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Growers find economic stability in wind

Farmers praise turbine company for being flexible, cooperative


Capital Press

AMERICAN FALLS, Idaho -- Edith and Richard Kopp attest that uncertainty characterizes the life of a dryland farmer. In the 32 years that they've been married, they've ended several growing seasons in the red.

"You operate on borrowed money for a whole year, and if you're lucky, at the end of the year there's a little bit left over for you," Edith said.

This fall, however, they'll start benefiting from a more stable income stream. In addition to wheat and feed barley, their land will yield electricity. The Kopps are among the growers who will reap royalties from one of two separate wind projects in the works in Power County.

The East Coast company CG Power is finishing the final three of 18 265-foot turbines on the open hills near American Falls. The company will operate seven turbines on the Kopps' land, with the remaining turbines covering fields owned by two other farmers and the state of Idaho. The turbine model is the largest in use in the United States and is designed to produce 2.5 megawatts of energy.

The Farm Service Agency hasn't completed the measurements to determine crop losses caused by the turbines, but Edith expects a minimal amount of acreage will be taken out of production.

"(Power) is a very lucrative crop compared to dry farming," Edith said. "You're dependent on weather. You're dependent on snow in the winter. You're dependent on how much rain you have."

PacifiCorp has already constructed a substation on the Kopps' land to serve the project.

Ironically, the high-voltage transmission lines crossing the Kopps' property, which they had considered a nuisance, made the opportunity possible.

"They're connecting this project to existing transmission lines," Edith said. "For all of these years we've had to farm around all of these power poles, and we're finally getting some benefit."

Initially, the Kopps were concerned that construction of the turbines would interfere with their harvest. The company has been flexible and that hasn't happened, Edith said. Furthermore, she said the roads built to access the towers are proving useful for harvesting equipment.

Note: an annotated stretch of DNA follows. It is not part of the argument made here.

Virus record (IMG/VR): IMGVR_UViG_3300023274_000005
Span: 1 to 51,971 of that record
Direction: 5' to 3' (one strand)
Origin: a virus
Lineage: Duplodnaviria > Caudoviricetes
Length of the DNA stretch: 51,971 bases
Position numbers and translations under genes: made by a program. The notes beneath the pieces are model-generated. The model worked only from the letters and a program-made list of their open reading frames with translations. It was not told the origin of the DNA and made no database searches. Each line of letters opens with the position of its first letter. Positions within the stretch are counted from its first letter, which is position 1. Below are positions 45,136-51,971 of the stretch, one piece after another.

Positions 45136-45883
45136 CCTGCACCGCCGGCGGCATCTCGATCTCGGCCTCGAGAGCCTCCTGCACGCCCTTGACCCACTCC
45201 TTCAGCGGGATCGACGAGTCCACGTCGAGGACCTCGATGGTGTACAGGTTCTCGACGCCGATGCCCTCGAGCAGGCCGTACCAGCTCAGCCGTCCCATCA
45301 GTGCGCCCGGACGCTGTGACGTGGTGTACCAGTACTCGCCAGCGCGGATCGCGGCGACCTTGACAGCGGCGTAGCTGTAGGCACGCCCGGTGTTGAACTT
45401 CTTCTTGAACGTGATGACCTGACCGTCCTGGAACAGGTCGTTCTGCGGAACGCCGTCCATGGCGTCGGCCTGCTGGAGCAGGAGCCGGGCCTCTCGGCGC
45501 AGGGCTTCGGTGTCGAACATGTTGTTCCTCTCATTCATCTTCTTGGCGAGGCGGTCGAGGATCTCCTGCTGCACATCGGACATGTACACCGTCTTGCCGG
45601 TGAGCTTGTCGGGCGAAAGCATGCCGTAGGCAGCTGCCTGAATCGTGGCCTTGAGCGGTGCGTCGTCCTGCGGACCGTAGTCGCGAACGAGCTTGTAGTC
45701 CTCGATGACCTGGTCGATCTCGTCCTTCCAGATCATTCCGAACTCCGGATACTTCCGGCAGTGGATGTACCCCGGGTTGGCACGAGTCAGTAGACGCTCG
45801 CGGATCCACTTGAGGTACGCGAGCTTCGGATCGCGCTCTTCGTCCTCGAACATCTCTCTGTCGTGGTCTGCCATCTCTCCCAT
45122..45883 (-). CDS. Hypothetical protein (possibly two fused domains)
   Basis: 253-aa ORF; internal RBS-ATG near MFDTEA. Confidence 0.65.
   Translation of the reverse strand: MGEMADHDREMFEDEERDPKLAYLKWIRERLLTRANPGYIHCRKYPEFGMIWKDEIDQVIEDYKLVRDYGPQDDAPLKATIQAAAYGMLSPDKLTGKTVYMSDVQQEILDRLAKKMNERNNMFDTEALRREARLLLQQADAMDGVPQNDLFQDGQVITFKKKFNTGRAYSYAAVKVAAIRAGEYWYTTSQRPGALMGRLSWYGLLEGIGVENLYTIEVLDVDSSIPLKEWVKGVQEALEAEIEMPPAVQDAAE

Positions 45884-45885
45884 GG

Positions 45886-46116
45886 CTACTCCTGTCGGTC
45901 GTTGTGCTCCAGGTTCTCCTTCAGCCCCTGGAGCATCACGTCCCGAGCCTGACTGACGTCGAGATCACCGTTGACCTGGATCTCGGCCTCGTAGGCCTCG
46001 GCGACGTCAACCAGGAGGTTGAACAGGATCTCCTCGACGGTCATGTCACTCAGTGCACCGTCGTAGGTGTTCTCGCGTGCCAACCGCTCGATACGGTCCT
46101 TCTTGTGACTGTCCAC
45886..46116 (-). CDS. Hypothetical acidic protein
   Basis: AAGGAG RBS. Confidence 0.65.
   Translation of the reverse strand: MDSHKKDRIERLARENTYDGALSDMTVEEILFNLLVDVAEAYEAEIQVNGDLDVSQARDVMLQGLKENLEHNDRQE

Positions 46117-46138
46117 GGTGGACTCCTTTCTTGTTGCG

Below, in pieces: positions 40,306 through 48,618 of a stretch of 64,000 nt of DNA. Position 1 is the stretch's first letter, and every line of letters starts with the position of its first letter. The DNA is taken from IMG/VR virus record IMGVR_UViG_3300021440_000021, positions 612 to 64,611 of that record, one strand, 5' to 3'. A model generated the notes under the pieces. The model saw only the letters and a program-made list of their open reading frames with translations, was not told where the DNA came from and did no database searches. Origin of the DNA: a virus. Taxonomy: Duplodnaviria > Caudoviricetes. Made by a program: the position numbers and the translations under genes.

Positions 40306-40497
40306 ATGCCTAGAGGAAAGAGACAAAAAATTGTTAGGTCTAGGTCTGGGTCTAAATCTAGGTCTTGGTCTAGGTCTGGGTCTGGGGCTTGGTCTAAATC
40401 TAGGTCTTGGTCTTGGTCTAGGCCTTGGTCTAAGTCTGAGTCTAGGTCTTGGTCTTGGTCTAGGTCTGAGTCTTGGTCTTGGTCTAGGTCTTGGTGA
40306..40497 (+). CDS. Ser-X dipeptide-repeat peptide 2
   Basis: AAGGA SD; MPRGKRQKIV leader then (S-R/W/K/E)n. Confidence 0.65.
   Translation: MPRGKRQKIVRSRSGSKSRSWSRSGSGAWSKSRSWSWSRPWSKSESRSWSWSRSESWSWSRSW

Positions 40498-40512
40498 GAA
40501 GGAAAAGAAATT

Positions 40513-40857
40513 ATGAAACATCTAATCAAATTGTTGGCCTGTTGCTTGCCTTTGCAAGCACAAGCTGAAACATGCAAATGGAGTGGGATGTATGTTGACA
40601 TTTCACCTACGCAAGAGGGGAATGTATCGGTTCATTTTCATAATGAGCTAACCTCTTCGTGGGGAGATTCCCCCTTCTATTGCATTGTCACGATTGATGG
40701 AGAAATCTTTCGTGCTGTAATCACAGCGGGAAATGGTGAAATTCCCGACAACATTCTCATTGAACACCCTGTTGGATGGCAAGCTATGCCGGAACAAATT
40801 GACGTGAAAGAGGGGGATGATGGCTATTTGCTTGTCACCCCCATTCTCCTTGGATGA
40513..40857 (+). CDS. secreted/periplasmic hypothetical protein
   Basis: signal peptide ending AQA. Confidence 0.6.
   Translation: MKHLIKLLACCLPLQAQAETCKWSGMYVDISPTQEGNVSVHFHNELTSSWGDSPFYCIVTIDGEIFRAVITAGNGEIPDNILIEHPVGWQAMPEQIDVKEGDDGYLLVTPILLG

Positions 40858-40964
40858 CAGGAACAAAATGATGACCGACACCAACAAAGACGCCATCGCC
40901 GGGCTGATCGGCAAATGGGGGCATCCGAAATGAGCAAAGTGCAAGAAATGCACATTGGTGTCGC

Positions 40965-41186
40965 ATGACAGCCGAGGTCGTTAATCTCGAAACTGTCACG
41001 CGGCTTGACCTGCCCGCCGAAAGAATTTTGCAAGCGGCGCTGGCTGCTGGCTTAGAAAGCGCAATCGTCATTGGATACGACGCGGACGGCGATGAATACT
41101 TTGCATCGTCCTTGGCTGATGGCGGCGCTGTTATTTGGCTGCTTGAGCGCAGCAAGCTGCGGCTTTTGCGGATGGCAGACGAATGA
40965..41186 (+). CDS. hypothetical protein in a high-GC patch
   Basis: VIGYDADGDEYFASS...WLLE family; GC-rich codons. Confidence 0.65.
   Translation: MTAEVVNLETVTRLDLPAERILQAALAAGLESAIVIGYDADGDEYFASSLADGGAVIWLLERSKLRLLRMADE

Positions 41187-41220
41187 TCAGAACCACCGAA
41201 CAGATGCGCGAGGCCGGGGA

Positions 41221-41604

Kryst Krein, who farms 1,000 acres of irrigated wheat, corn and potatoes in the Neeley area near American Falls, is among the growers benefiting from another project advanced by Ridgeline Energy, involving 44 wind turbines capable of producing 1.8 megawatts of power.

Four turbines are located on Krein's land, and he receives a royalty equal to 4 percent of the total power sales.

Krein estimated the project will take about 2 acres of his land out of production. A pair of turbines will block his pivot irrigation system, but the company has strategically located the access roads along the strip of land that will be left dry.

He said he's heard few complaints from neighbors, and he's been pleasantly surprised by the appearance of the towers.

"When I first did this I did it for the financial reasons," Krein said. "I wasn't really excited about seeing a bunch of windmills pop all over. It's kind of funny. Now that they're up, I kind of like them. They're kind of neat looking."

Under the Public Utilities Regulatory Policies Act, investor-owned utilities face a federal mandate to purchase energy from any small, renewable projects. Interest in wind power has skyrocketed in recent years, said Idaho Power spokeswoman Stephanie McCurdy.

"It's absolutely growing," McCurdy said. "We currently are purchasing energy from wind farms that equal 395 megawatts. We have committed contracts with additional wind projects totaling 363 megawatts, and those are expected to come on line between now and the end of 2012."


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